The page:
Transmission Control Protocol and Internet Protocol
Currently, About 2.4 billion people use the internet, yet there probably is only a small percentage who understands how the internet sends information or where the technology to send the data originated. (Miniwatts Marketing Group, 2008) In 1973, a paper titled "A Partial Specification of an International Transmission Protocol" was written by Vint Cerf. This paper included a system for more efficiently transmitting information across a network and also included references to TCP or transmission control protocol. In 1973, Robert Kahn (open network architect for the United States defense advanced research projects agency) enlisted the help of Vinton Cerf and together they created an in-depth document outlining the transmission control protocol titled "A Protocol for Packet Network Interconnection" which was not published until 1974. In 1974, Vinton Cerf teamed up with Yogen Dalal, and Carl Sunshine (both Stanford graduate students) to create a document that described, in detail, the workings of TCP/IP. Through 1975 and 1976, improvements were made to the transmission control protocol and in 1977, Vint Cerf released " TCP Version 2 Specification."(The next generation of transmission control protocol, updated and improved.) 1977 was also the year in which Vinton Cerf, Bob Kahn and various others linked up three networks from around the world and sent information a total of 93,000 miles without dropping a single packet, (which I will discuss later). (Internet Society, 2008) The type of network that was setup is called a three-way network. This type of network starts at the sender, goes to the receiver and ends back at the sender. By 1978, TCP is split into two separate, yet closely linked, protocols. These two protocols are TCP and IP or transmission control protocol and internet protocol. From this point on, TCP was the protocol in charge of making sure the information was assembled, disassembled and error...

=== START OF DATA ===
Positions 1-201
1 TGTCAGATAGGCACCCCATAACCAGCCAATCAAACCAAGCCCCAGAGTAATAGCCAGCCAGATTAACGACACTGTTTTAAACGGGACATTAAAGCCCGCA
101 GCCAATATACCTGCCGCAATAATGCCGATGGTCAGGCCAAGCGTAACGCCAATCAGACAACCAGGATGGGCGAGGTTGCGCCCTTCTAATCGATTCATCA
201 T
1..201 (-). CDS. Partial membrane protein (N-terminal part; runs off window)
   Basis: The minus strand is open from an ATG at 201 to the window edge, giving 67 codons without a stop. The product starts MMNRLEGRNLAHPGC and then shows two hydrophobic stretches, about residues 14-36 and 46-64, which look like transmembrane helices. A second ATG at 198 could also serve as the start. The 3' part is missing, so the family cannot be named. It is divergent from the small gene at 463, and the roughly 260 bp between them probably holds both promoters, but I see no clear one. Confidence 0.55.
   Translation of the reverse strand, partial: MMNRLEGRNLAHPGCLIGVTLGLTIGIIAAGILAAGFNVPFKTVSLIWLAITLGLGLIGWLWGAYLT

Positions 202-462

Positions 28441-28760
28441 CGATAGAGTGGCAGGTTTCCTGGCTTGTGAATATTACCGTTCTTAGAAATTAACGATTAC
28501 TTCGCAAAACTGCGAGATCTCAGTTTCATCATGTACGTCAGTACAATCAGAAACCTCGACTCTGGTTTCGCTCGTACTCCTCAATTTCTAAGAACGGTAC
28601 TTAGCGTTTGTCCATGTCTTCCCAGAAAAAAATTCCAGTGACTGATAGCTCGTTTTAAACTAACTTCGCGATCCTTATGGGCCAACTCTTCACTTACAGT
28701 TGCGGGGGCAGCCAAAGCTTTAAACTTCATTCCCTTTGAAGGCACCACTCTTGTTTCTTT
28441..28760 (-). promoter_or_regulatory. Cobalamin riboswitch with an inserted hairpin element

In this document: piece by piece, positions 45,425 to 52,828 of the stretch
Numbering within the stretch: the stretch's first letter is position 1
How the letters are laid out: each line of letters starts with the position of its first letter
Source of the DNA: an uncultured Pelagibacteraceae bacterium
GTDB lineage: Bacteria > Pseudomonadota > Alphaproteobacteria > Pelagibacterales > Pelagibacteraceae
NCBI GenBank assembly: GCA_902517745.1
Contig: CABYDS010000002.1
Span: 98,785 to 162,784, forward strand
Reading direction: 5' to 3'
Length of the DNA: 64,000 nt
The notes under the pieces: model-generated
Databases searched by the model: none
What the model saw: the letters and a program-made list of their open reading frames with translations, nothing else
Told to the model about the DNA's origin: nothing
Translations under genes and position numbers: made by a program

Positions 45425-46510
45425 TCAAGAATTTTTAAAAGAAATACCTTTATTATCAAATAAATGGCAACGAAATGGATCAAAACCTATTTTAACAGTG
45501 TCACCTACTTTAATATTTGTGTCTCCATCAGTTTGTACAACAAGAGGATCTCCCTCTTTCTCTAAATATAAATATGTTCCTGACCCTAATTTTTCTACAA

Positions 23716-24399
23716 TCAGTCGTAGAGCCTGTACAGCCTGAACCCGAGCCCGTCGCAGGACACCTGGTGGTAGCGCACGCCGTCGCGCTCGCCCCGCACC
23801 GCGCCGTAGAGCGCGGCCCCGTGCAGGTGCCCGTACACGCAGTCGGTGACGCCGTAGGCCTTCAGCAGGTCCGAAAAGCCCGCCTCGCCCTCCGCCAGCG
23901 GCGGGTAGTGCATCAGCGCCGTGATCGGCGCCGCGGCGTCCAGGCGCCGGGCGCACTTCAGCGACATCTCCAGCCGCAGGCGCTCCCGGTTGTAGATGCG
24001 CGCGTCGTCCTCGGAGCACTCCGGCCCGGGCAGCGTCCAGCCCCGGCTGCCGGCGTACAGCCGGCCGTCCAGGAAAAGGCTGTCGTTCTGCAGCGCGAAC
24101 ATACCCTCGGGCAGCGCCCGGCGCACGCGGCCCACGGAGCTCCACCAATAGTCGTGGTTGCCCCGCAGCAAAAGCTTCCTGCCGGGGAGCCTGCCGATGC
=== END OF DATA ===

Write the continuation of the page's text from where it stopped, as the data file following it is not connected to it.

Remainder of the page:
References: Miniwatts Marketing Group. (2012). INTERNET USAGE STATISTICS. Retrieved May 31,
2013, from http://www.internetworldstats.com/stats.htm
Internet Society. (2008). A Brief History of the Internet, version 3.32. Retrieved May 31,
2013, from http://www.isoc.org/internet/history/brief.shtml
Ciampa, M. (2003). Networking Basics, Second Edition. Boston, Massachusetts: Thomson
Please join StudyMode to read the full document